Deliberate Speed, Majestic Instancy,
Came-on the Following Feet,
And a Voice above their Beat--
"Naught Shelters thee, who wilt not Shelter Me".
I Sought no more that after which I Strayed,
In Face of Man or Maid ;
But still within the little Children's Eyes
Seems something, something that replies,
They at least are for me, surely for me !
I turned me to them very Wistfully ;
But just as their Young Eyes grew Sudden Fair
With Dawning Answers there,
Their Angel plucked them from me by the Hair.
"Come then, ye other Children, Nature's -- share
With me" (said I) "your Delicate Fellowship;
Let me greet you lip to lip,
Let me twine with you Caresses,
With our Lady-Mother's Vagrant Tresses,
With her in her Wind-walled Palace,
Underneath her Azured Daïs,
Quaffing, as your Taintless Way is,
From a Chalice
Lucent-weeping out of the Dayspring".
So it was done:
I in their Delicate Fellowship was one --
Drew the Bolt of Nature's Secrecies.
I knew all the Swift Importings
On the Wilful Face of Skies;
I knew how the Clouds Arise
Spumèd of the Wild Sea-snortings;
All that's Born or Dies
Rose and Drooped with; made them Shapers
Of mine own Moods, or Wailful or Divine;
With them Joyed and was Bereaven.
I was Heavy with the Even,
When she lit her Glimmering Tapers
Round the Day's Dead Sanctities.
I Laughed in the Morning's Eyes.
I Triumphed and I Saddened with all Weather,
Heaven and I Wept together,
And its Sweet Tears were Salt with Mortal Mine;
Against the Red Throb of its Sunset-Heart
I laid my own to Beat,
And Share Commingling Heat ;
But not by that, by that, was Eased my Human Smart.
In Vain my Tears were Wet on Heaven's Grey Cheek.
For ah ! we know not what each other says,
These things and I; in Sound I speak --
Their Sound is but their Stir, they speak by Silences.
Nature, Poor Stepdame, cannot Slake my Drouth ;
Let her, if she would Owe me,
Drop yon Blue Bosom-veil of Sky, and show me
The Breasts o' her Tenderness ;
Never did any Milk of hers once Bless
My Thirsting Mouth.
Nigh and Nigh draws the Chase,
With Unperturbèd Pace,
Deliberate Speed, Majestic Instancy;
And past those Noisèd Feet
A Voice comes yet more Fleet --
"Lo ! naught Contents thee, who Content'st not Me".
Naked I wait thy Love's Uplifted Stroke !
My Harness piece-by-piece Thou hast Hewn from me,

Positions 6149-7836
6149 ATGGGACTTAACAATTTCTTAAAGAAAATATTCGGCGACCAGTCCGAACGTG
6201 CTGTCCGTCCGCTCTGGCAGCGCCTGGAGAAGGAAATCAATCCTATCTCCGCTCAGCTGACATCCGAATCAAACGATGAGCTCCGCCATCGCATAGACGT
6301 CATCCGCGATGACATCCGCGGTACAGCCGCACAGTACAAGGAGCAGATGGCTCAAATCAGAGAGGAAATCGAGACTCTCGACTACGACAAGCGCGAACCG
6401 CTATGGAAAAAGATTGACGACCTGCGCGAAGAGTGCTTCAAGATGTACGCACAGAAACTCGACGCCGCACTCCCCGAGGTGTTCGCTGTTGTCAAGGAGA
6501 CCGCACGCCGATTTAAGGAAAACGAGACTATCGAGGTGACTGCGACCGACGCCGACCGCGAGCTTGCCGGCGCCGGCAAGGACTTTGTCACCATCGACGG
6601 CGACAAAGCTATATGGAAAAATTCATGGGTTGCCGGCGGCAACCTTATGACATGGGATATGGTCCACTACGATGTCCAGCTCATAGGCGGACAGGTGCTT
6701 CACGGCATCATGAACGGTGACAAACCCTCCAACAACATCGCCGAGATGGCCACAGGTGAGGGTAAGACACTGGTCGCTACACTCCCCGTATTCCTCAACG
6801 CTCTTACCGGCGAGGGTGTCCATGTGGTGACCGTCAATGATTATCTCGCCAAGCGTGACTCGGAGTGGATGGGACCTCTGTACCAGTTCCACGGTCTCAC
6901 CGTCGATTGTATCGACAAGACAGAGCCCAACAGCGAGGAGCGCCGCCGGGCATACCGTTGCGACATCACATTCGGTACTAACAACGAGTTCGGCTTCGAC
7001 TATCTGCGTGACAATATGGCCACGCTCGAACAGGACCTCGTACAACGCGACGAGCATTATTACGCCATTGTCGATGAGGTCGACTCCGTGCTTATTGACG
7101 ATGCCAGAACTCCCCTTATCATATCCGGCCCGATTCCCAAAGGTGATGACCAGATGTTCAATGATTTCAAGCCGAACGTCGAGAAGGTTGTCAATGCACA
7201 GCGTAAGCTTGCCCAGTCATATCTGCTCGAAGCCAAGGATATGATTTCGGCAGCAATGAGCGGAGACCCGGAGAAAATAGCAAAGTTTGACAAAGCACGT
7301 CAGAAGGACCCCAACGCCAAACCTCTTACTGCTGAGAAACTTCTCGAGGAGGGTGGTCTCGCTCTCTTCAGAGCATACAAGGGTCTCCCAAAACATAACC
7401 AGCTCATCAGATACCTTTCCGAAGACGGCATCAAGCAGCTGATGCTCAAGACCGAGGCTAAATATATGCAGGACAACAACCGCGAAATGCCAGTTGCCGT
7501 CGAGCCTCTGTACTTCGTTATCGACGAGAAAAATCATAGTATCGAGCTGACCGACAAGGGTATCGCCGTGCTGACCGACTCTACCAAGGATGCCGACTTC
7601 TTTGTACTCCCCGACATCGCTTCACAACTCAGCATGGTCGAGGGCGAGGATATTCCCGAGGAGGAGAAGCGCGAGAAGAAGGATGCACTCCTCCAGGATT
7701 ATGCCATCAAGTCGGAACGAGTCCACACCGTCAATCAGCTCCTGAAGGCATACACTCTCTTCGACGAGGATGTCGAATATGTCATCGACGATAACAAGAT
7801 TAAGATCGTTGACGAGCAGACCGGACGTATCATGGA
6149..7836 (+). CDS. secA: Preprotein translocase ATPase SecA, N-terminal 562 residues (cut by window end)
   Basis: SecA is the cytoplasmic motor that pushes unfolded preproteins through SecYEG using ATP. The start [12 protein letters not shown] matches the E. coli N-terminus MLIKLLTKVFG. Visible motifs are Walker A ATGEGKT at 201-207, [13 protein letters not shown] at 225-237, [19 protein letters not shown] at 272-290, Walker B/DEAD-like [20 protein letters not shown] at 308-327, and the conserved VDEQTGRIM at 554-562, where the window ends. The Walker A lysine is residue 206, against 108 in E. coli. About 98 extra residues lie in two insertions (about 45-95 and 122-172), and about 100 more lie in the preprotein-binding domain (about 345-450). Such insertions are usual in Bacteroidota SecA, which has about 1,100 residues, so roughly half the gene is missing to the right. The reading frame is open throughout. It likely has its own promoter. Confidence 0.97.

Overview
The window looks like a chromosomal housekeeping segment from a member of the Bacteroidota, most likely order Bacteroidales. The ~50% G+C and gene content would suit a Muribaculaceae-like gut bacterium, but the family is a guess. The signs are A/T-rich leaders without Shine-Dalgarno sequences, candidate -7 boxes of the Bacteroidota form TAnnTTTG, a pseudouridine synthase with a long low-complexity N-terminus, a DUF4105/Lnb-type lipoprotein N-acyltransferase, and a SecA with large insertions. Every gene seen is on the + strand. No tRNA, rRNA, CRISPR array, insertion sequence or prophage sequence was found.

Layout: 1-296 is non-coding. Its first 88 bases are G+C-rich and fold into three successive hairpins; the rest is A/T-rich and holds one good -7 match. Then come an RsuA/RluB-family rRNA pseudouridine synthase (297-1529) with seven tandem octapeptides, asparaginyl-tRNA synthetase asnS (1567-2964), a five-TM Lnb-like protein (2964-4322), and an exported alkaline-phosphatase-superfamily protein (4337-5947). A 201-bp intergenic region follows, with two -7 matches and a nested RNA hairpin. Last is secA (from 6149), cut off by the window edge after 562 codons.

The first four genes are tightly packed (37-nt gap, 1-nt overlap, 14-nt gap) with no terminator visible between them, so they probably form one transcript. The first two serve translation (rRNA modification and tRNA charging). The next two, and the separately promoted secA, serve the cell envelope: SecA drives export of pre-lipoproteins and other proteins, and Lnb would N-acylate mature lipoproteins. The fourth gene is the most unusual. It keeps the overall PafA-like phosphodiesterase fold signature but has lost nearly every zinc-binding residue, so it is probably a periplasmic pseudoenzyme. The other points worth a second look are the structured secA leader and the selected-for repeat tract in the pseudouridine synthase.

And Smitten me to my Knee;
I am Defenseless Utterly.
I Slept, methinks, and Woke,
And, slowly Gazing, find me Stripped in Sleep.
In the Rash Lustihead of my Young Powers,
I shook the Pillaring Hours
And Pulled my life upon me; Grimed with Smears,
I stand amid the Dust o' the Mounded Years --
My Mangled Youth lies Dead beneath the Heap.
My Days have Crackled and gone up in Smoke,
Have Puffed and Burst as Sun-starts on a Stream.
Yea, Faileth now even Dream
The Dreamer, and the Lute the Lutanist;
Even the Linked Fantasies, in whose Blossomy Twist
I swung the Earth a Trinket at my Wrist,
Are yielding ; Cords of all too Weak Account
For Earth with Heavy Griefs so Overplussed.
Ah ! is Thy Love indeed
A Weed, albeit an Amaranthine Weed,
Suffering no Flowers except its own to Mount?
Ah ! must --
Designer Infinite !--
Ah ! must Thou Char the Wood ere Thou canst Limn with it?
My Freshness spent its Wavering Shower i' the Dust;
And now my Heart is as a Broken Fount,
Wherein Tear-drippings Stagnate, Spilt-down ever
From the Dank Thoughts that Shiver
Upon the Sighful Branches of my Mind.
Such is ; what is to be?
The Pulp so Bitter, how shall Taste the Rind?
I dimly-guess what Time in Mists Confounds;
Yet Ever and Anon a Trumpet Sounds
From the hid Battlements of Eternity;
Those Shaken Mists a Space Unsettle, then
Round the half-Glimpsed Turrets slowly wash again.
But not ere Him Who Summoneth
I first have seen, Enwound
With Glooming Robes Purpureal, Cypress-Crowned;
His Name I know, and what His Trumpet saith.
Whether man's Heart or Life it be which yields
Thee Harvest, must Thy Harvest-Fields
Be dunged with Rotten Death?
Now of that Long Pursuit
Comes on at Hand the Bruit;
That Voice is round me like a Bursting Sea:
"And is thy Earth so Marred,
Shattered in Shard on Shard?
Lo, all things Fly thee, for thou Fliest Me!
"Strange, Piteous, Futile Thing!
Wherefore should any set thee Love apart?
Seeing none but I makes much of Naught" (He said),
"And Human Love needs Human Meriting:
How hast thou Merited --
Of all man's Clotted Clay the Dingiest Clot?
Alack, thou knowest not
How little-Worthy of any Love thou art!
Whom wilt thou find to Love Ignoble thee,
Save Me, save only Me?
All which I took from thee I did but take,
Not for thy Harms,
But just that thou might'st seek it in My Arms.
All which thy Child's Mistake
Fancies as lost, I have stored for thee at Home:
Rise, clasp My Hand, and come!"
Halts by me that footfall:
Is my gloom, after all,
Shade of His Hand, Outstretched Caressingly?
"Ah, Fondest, Blindest, Weakest,
I am He Whom thou Seekest!
Thou dravest Love from thee, who dravest Me".


Sit back, Listen and Enjoy an Expert Reading of The Hound of Heaven by Poet Bill Charlton